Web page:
Binge drinking could be curbed with a $1 pill taken an hour before nights out — but it LITERALLY takes the fun out of alcohol
- A 50 mg dose before going out helped 60 men cut down on binge drinking days
- The study opens the door for a daily pill for alcoholism to be taken as-needed
- Alcohol use is linked to one in five deaths due to all causes in the US, CDC said
Naltrexone is FDA-approved to treat alcoholism and opioid use disorder, but scientists investigated its efficacy in people taking it on an as-needed basis to reduce the amount of alcohol consumed
A cheap drug used to help wean opioid abusers off drugs could also tackle the country’s spiraling binge drinking problem, a study suggests.
Over the three-month research period, Naltrexone, sold as Revia, slashed the number of days people drank to excess by more than a quarter.
Total monthly alcohol consumption was also cut down by about a third among the group receiving the pill, which costs around $1.60 when bought in bulk.
Revia was consumed one hour before drinking sessions. It works by limiting the release of endorphins, dulling the euphoria caused by alcohol.
The findings come amid a spike in deaths involving alcohol during the pandemic. Alcohol-related deaths jumped more than 25 percent between 2019 and 2020.
This year-over-year increase is a massive departure from the norm, which hovered around two to three percent average annual percent increase between 1999 and 2017.
Researchers from the University of California, San Francisco, looked at 120 men who were frequent drinkers but not alcoholics.
The study exclusively enrolled gay and transgender men, a group that is more prone to binge drinking than non-queer people.
Patients were instructed to take either a 50mg dose of naltrexone or a placebo pill at least 2.5 times weekly one hour before they expected to drink.
Participants also received counseling for 12 weeks in conjunction with the pills.
After 12 weeks, the men who took naltrexone reported 26 percent fewer binge-drinking days, 17 percent fewer weeks with any binge drinking, and 31 percent fewer drinks per month compared with the placebo group.
In addition to helping people reduce binge drinking, the drug had a lasting effect on people’s ability to abstain from alcohol.
Naltrexone has been approved by federal regulators in an injectable form as well as a daily pill to treat alcohol use disorder, a condition characterized by the inability to control drinking due to both a physical and emotional dependence on alcohol.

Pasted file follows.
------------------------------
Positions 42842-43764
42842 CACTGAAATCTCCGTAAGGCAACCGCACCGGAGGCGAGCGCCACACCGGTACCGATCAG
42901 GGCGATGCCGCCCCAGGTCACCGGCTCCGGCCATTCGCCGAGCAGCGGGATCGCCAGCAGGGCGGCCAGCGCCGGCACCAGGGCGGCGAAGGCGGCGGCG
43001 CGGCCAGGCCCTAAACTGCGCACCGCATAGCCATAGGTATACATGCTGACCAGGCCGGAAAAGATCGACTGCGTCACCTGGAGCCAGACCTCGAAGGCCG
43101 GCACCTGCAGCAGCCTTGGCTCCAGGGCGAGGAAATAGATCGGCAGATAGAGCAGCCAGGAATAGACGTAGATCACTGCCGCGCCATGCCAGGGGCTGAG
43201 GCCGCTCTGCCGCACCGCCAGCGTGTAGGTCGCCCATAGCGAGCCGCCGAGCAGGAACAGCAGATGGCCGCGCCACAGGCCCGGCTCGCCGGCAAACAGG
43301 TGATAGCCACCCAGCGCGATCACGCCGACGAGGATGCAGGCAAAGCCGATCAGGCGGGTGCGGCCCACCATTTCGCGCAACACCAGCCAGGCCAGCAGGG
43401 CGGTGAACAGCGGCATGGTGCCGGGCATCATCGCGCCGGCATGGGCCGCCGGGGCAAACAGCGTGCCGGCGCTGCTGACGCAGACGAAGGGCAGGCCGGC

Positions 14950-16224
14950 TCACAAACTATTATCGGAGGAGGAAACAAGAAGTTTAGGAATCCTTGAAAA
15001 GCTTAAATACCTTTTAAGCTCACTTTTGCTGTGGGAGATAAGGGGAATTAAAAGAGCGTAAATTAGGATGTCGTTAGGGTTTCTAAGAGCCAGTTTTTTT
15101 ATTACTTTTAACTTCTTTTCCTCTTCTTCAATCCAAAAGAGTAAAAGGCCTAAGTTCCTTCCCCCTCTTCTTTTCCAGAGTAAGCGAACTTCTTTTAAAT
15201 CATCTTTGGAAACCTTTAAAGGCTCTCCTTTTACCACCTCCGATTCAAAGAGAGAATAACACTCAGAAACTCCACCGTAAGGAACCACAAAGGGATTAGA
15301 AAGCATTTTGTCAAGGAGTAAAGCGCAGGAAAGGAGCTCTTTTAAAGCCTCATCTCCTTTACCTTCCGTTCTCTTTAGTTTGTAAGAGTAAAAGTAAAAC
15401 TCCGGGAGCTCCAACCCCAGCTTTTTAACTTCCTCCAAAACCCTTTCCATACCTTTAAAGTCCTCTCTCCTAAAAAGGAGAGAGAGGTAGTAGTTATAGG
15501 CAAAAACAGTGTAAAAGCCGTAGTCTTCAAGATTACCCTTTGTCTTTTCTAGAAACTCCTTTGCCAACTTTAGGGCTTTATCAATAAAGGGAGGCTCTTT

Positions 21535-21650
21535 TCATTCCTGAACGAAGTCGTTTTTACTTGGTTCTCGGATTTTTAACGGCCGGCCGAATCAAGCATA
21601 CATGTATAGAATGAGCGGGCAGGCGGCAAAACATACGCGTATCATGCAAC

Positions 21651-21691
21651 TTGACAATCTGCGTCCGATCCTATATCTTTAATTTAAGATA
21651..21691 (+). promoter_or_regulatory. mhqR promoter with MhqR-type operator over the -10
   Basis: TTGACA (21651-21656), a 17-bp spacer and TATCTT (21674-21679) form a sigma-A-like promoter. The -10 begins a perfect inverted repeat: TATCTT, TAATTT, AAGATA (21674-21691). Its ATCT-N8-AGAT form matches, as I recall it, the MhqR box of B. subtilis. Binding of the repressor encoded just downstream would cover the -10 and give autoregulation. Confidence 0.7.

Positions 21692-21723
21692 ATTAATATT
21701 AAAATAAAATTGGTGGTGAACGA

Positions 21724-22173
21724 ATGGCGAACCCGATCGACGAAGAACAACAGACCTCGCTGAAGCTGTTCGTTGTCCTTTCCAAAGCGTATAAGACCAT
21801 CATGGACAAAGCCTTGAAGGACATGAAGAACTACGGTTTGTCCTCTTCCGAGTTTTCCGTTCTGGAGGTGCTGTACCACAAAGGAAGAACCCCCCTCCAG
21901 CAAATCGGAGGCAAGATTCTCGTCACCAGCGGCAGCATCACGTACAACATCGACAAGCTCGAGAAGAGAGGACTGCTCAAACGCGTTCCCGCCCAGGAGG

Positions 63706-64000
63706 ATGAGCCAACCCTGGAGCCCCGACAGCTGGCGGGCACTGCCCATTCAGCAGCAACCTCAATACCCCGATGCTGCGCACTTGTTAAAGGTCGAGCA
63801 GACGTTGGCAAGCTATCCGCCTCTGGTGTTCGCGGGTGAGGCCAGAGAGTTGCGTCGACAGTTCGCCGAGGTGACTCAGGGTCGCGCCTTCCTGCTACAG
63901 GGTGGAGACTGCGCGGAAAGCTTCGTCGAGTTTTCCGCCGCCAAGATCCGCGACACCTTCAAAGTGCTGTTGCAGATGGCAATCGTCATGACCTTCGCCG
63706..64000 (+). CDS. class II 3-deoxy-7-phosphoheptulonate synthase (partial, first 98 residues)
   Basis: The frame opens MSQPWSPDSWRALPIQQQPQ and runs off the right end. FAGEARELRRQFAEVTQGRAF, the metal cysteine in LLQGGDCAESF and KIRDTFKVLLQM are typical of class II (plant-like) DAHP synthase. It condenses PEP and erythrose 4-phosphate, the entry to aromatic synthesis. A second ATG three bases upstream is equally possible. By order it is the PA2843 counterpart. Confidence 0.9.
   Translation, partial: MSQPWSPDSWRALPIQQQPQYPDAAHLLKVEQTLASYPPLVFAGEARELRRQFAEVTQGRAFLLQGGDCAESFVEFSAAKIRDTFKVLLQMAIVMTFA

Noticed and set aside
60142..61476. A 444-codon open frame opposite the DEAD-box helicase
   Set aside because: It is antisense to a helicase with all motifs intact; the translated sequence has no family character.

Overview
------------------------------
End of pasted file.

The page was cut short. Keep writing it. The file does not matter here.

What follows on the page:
It works by blocking endorphin receptors in the body, dulling the effects of alcohol and opiates in the brain. When those receptors are blocked, cravings for alcohol are reduced and drinking becomes less pleasurable.
The study authors said this necessitates a new treatment paradigm for moderate drinkers.
The most common side-effect was nausea, but that symptom was reduced as the study subjects got more used to the drug.
The authors wrote: ‘The study showed sustained reductions in alcohol use patterns six months after treatment, suggesting that targeted naltrexone can result in lasting benefits for this population.’
Their findings were published last fall in the American Journal of Psychiatry.
Binge drinking is so widely accepted in modern American society that its negative effects are often underestimated. But binge drinking can pave the way for a dependence on alcohol. Crossing the binge threshold also raises the risk of severe harm caused by blackouts including accidents and overdoses.
Alcohol affects just about every bodily tissue. A heavy drinking episode can cause inflammation of the pancreas, stomach, and/or liver. Heavy drinking can also cause high blood pressure, dehydration and dangerously low levels of sodium, potassium, and other minerals and salts.
It can also lead to lung infections caused by inhibition of the gag reflex, allowing vomit, saliva, or other substances to enter the lungs. Binge drinking also raises the chance of having unsafe sex, possibly resulting in unwanted pregnancy or STDs.